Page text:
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Learning Tibetan

By Lydia Polzer



I remember the first time I looked at an A4-page filled with Tibetan script wondering how I’d ever be able to see it as anything other than alien squiggles. How would those patterns of curly strokes topped with little dashes ever turn into sounds in my head, then syllables, then words I actually understood? Learning a whole new alphabet made up of 36 letters, battling with unfamiliar pronounciations, puzzling over back-to-front sentence structures – I knew Tibetan would not exactly be easy to master. 


But Lama Zangmo always strongly encouraged all of us residents at Samye Dzong to try and learn the language. She told me once, that prior to going into her first retreat she had asked Akong Rinpoche how she should prepare. His one piece of advice apparently was “Learning some Tibetan would be very beneficial”. 


I think, initially I didn’t believe I would get far beyond making sense of the alphabet and maybe reading puja texts from the Tibetan script rather than having to rely on transliterations. Perhaps, I thought, after that I might get to grips with some dharma related vocabulary. After all it would be quite helpful to know WHAT I was chanting AS I was chanting it. “And forgive us our trespasses, as we forgive those who trespass against us.” I’m no church-goer, but if ever I find myself in a situation where the Lord’s prayer is being said, the words have such an immediate impact on my mind. I wanted to relate to the refuge prayer, the Chenrezi text or the Green Tara praises in the same way. I may even have harbored some hopes of one day – in the long-distant future – being able to understand and even speak to someone like Drupon Rinpoche or Ringu Tulku in their mother tongue. 

Over the years Lama managed to enlist various Tibetan Samye Dzong residents in this mission to impart on us their language skills. Akong Rinpoche’s nephew Jigme Dorje did an amazing job of teaching quite a few of us the alphabet. Patiently and persistently. Later Karma, a young Tibetan art student, tried his best to improve our conversation skills.


In January Drukthar Gyal, an MA student in politics and anthropology at LSE and resident at Samye Dzong since August 2023, started a beginners, an intermediate and a Chenrezig text study class.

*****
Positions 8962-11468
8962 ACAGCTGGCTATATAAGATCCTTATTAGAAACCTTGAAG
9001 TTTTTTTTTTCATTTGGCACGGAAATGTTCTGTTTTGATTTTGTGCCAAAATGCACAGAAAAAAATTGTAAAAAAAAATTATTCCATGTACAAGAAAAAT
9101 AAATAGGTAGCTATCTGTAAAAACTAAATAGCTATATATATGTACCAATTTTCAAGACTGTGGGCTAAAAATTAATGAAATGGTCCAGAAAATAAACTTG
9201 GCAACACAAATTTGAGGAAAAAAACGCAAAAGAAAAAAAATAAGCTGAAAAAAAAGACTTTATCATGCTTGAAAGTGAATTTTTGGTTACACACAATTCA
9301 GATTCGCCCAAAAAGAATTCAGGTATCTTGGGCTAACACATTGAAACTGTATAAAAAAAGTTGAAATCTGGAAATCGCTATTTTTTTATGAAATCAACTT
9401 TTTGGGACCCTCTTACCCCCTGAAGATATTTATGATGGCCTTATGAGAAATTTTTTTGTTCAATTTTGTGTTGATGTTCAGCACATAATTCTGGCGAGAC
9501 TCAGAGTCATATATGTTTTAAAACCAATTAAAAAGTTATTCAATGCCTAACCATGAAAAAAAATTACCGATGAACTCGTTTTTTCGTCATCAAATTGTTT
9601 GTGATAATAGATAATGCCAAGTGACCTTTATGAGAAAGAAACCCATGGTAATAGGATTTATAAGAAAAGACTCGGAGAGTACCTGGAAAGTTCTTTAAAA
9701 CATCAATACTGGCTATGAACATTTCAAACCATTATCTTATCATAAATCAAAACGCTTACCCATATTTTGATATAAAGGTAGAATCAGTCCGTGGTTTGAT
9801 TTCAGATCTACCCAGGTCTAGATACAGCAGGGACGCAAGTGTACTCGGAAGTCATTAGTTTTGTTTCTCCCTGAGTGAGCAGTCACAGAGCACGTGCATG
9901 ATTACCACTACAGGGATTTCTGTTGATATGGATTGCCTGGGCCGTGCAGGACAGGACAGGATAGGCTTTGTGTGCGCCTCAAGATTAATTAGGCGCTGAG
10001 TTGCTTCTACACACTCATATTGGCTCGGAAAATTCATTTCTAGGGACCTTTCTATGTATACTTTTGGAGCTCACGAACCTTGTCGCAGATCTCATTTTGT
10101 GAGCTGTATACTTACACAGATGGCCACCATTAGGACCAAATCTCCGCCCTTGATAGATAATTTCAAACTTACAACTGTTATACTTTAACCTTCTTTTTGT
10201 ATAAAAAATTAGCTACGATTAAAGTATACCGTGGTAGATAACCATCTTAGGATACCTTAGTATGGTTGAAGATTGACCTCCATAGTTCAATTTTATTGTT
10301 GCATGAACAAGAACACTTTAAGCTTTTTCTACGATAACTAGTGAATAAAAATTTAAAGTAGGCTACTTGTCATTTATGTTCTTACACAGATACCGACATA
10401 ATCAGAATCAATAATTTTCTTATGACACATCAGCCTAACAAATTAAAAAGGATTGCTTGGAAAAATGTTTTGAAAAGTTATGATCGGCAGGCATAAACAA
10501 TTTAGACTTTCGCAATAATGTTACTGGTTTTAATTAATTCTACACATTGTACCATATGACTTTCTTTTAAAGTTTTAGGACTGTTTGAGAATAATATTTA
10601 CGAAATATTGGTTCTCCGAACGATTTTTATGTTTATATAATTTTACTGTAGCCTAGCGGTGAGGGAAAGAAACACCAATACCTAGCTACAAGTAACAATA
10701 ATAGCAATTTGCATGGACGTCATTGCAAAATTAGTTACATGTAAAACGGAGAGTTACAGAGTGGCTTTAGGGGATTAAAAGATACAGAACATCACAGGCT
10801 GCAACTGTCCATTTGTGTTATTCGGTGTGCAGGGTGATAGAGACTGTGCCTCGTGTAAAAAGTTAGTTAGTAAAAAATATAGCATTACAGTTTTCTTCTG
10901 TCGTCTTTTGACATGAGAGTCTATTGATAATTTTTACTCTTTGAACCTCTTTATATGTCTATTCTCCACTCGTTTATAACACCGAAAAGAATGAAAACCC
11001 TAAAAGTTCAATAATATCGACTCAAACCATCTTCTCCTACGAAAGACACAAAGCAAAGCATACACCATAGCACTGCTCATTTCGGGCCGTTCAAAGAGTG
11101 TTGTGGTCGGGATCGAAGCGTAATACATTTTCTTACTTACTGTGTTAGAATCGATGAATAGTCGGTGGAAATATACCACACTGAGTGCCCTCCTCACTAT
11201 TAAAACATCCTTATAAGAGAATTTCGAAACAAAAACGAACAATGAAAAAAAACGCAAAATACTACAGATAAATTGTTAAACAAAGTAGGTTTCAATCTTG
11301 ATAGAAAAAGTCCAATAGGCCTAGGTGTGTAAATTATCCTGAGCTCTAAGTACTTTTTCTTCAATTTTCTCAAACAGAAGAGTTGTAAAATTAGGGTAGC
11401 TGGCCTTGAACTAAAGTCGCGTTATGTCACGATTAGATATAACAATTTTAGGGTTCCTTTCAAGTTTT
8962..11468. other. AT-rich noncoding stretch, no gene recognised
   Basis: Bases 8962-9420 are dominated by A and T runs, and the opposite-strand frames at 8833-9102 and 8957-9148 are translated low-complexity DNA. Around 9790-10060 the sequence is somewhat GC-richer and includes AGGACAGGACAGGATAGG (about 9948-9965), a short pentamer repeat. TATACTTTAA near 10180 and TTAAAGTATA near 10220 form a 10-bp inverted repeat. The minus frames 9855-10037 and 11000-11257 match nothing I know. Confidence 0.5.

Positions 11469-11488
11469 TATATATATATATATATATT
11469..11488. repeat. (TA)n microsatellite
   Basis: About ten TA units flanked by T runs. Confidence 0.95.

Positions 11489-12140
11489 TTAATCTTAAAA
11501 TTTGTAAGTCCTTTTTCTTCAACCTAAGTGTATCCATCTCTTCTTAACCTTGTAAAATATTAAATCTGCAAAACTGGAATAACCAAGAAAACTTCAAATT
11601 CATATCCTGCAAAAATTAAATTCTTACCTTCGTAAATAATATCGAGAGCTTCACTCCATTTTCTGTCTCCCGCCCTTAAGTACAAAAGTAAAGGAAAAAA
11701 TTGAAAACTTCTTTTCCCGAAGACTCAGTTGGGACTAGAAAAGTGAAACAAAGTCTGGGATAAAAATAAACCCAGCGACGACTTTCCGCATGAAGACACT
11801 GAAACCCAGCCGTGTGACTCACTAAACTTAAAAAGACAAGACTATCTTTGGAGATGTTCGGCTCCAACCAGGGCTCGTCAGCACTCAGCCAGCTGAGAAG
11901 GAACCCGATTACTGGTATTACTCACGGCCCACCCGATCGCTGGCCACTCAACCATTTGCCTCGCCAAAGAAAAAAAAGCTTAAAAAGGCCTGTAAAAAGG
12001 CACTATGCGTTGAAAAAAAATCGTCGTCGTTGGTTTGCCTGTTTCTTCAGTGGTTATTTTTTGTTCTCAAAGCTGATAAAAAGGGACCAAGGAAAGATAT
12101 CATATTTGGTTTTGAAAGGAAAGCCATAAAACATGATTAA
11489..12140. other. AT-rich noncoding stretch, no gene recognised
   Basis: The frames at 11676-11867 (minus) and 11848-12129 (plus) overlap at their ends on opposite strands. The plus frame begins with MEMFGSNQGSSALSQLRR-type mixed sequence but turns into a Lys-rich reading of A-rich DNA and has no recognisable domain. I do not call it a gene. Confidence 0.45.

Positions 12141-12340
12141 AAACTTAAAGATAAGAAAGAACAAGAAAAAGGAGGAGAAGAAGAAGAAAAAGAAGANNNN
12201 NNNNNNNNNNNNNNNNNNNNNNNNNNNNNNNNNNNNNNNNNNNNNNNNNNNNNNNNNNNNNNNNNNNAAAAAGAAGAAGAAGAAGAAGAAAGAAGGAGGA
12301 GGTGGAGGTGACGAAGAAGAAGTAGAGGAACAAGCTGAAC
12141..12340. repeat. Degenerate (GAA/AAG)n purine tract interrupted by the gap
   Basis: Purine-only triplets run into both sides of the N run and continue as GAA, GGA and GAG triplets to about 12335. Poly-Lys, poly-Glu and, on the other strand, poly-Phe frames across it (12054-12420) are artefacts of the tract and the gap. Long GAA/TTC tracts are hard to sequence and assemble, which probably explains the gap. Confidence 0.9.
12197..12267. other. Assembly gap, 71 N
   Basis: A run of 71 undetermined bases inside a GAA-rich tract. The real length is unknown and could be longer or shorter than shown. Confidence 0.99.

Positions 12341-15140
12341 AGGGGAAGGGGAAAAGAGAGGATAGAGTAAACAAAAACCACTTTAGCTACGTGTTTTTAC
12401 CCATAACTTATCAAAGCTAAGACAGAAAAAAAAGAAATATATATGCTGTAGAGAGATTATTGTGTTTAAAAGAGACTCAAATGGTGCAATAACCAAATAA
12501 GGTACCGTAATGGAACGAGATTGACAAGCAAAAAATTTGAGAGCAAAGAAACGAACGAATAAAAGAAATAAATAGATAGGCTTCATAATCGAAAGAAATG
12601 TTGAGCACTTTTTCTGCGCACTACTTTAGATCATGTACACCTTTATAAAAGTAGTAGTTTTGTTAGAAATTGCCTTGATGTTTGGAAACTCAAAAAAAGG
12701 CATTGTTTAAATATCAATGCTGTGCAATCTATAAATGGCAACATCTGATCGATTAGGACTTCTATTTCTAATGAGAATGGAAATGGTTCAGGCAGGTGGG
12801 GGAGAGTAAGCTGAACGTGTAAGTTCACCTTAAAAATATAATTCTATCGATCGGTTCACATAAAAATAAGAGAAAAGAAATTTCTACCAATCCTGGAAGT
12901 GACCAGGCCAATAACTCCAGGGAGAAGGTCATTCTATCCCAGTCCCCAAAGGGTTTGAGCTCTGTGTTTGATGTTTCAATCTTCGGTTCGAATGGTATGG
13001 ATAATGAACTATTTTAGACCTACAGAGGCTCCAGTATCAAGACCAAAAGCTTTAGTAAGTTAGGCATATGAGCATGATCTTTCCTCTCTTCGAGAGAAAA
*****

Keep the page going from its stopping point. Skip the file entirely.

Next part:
Once I had learned the basics from Jigme, I joined Esukhia. Many will know of this Tibetan language school in Dharamsala. The wonders of modern technology make it possible to be in London and have live classes with Tibetan teachers in India via video link! I must have had weekly one-to-one classes for at least a year or two - rising at the crack of dawn to fit in the lesson before work. The time difference made for very small windows of opportunity. 



I found the one-to-one format incredibly helpful. You have to be on the ball for the whole session, but you can also ask questions any time and things move at your own pace. And all that for the price of a coffee!


The real break-through came in the pandemic, when I was furloughed from work and - like everyone else - marooned at home. Norbu, a former Esukhia teacher, reached out to a group of his former students. He’d been in the US when the country locked down, so now he was in a small room somewhere in Florida with very little to do and offering to teach Tibetan online. For a few weeks we Zoom-called daily, trying to stick to speaking in Tibetan as much as possible. By the end we were sending short Tibetan emails back and forth to arrange lessons.


Alas, when work kicked back in again, things got busier than ever, Norbu flew back to Tibet and had to get back to his work, also. 


I’m all the more pleased to be able to get back to it now studying dharma texts with Drukthar. There’s a long way to go, but the squiggles definitely have turned into sounds in my head now and the sounds into words. And working hard to extract meaning from each line of the Chenrezig text makes me feel that little bit closer to the dharma. 




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